GREENVILLE, N.C. (WNCT) — Nearly 2,000 East Carolina University students graduated Friday during the university’s fall commencement ceremony in Williams Arena at Minges Coliseum.

Chancellor Philip Rogers recognized the many accomplishments of the graduates and reminded them of their shared bond as alumni.

“It’s important to remember you each took many different paths to an ECU degree — the path to a bright future filled with opportunity,” he said. “You all arrived here from different places and with different backgrounds and … ambitions, but you all leave this place as Pirates, as one ECU family, and I’m proud that you chose this university to be part of your life’s journey.”

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Rogers introduced keynote speaker Misty Miller, a 1999 ECU alumna and senior vice president of organizational development for Boys & Girls Clubs of America, who encouraged the graduates to be flexible, to find and pursue their passions, and to invest in relationships.

“You have to stretch yourself beyond what you think you’re capable of, and that takes courage,” she said. “But Pirates have courage. They have the audacity to aspire to something more and they never shrink from a challenge.”

Also addressing the graduates were Ryan Bonnett, Student Government Association president; Dr. Anne Ticknor, faculty chair; Scott Shook, chairman of the ECU Board of Trustees; and Lee Roberts, representing the UNC Board of Governors.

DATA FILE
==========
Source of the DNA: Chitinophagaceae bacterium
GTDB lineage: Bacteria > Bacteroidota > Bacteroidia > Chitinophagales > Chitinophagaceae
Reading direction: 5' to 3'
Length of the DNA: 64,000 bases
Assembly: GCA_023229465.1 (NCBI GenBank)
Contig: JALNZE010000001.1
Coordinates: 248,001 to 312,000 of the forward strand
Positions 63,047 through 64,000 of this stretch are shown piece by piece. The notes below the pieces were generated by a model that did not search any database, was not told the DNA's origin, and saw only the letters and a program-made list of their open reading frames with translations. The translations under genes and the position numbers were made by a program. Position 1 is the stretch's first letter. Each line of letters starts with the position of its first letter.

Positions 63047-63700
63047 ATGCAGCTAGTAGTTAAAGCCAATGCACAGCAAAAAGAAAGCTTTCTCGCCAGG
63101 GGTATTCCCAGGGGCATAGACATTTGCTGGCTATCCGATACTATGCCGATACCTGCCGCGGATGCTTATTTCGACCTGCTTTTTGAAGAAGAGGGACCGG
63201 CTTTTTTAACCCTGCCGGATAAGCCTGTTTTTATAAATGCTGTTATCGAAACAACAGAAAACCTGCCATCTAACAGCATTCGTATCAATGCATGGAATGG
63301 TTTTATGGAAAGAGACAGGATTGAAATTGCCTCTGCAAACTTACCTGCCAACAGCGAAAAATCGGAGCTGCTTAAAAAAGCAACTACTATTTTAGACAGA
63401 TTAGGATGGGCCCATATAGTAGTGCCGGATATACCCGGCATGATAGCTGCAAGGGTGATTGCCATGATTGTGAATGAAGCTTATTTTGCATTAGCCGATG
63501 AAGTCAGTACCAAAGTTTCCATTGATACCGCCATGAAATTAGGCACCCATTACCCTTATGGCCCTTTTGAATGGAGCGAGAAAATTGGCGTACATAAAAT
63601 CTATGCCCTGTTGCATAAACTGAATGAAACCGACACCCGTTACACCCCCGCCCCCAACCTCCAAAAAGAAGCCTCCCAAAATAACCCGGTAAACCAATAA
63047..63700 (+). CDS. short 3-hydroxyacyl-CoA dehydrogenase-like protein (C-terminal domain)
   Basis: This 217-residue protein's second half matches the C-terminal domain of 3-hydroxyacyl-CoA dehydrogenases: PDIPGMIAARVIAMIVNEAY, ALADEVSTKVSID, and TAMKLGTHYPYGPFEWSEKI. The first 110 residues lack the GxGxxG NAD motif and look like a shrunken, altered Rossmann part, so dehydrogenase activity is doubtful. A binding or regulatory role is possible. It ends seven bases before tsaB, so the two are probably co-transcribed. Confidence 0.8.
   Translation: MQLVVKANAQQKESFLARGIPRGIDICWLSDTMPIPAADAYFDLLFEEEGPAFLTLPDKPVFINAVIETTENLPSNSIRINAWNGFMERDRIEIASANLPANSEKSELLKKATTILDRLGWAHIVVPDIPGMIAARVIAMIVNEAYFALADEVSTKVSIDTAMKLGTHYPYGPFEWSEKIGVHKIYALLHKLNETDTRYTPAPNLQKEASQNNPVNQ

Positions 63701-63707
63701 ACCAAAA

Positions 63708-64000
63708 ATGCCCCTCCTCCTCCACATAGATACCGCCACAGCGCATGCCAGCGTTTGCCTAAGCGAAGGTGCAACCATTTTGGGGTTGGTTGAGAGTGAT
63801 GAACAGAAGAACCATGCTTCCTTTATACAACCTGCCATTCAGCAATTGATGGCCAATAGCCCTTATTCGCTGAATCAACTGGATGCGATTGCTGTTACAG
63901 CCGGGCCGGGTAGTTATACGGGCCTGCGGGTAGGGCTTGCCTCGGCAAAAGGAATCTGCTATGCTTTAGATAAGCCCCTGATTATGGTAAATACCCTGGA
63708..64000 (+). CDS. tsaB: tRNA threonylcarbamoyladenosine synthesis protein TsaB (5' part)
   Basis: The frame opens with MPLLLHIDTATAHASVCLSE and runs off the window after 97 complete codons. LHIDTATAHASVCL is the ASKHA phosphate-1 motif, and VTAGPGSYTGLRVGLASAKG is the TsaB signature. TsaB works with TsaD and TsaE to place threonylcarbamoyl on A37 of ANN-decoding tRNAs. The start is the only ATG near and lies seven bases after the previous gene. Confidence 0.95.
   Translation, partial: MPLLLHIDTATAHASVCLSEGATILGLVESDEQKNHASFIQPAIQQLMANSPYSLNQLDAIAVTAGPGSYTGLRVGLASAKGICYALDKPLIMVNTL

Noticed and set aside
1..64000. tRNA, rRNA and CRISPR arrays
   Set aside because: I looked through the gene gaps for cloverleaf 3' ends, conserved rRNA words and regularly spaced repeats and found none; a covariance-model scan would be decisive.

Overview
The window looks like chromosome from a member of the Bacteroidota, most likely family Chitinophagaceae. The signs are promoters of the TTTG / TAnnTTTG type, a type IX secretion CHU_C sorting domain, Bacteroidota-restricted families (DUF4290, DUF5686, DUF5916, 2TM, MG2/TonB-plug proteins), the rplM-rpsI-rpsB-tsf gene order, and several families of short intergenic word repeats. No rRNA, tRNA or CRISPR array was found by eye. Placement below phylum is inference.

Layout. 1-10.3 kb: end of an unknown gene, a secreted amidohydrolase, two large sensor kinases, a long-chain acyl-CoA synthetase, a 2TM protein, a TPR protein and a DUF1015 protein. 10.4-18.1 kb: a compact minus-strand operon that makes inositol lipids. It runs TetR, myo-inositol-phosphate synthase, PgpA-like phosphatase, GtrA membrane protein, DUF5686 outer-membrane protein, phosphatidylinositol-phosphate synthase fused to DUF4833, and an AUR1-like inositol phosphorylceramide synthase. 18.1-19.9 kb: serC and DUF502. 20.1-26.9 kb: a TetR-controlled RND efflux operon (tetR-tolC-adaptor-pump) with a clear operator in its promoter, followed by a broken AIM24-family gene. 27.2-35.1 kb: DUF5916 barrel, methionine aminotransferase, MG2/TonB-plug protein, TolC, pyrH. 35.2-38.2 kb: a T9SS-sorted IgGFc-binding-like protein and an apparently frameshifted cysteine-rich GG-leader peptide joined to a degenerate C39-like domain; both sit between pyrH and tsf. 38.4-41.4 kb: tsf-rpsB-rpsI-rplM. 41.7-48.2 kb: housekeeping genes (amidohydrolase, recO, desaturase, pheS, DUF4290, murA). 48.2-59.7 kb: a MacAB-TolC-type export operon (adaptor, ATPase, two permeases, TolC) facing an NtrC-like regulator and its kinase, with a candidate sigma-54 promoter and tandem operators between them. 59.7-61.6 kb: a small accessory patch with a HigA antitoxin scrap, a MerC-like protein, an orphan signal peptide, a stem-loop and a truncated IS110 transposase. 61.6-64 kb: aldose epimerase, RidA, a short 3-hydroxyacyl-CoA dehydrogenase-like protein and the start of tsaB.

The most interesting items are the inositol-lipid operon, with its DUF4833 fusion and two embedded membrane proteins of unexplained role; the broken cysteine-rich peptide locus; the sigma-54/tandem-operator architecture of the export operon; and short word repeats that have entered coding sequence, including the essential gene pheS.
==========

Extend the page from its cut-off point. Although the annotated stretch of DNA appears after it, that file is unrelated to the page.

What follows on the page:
Bonnett reminded the graduates of their shared experiences at ECU and the importance of what they’ve learned both inside and outside the classroom.

“The piece of paper and the education we have received at ECU will give you that foot in the door and get you looked at for jobs, but the skills and experiences that you’ve gained outside the classroom are the ones that will get you the jobs, earn promotions and make connections in your career,” Bonnett said.

As graduates enter the workforce or continue their educations, Miller asked them to remember what sets ECU apart.

“It’s so much more than an institution of higher education,” she said. “It is a beacon of hope for an entire region. This is a place that elevates equity and accessibility, a university that tells a young girl from the mountains of North Carolina that she can be anything and then gives her the knowledge, the skills and the confidence to do it.

“This place is special. Remember, wherever life takes you from this day forward, you’ll always be a Pirate.”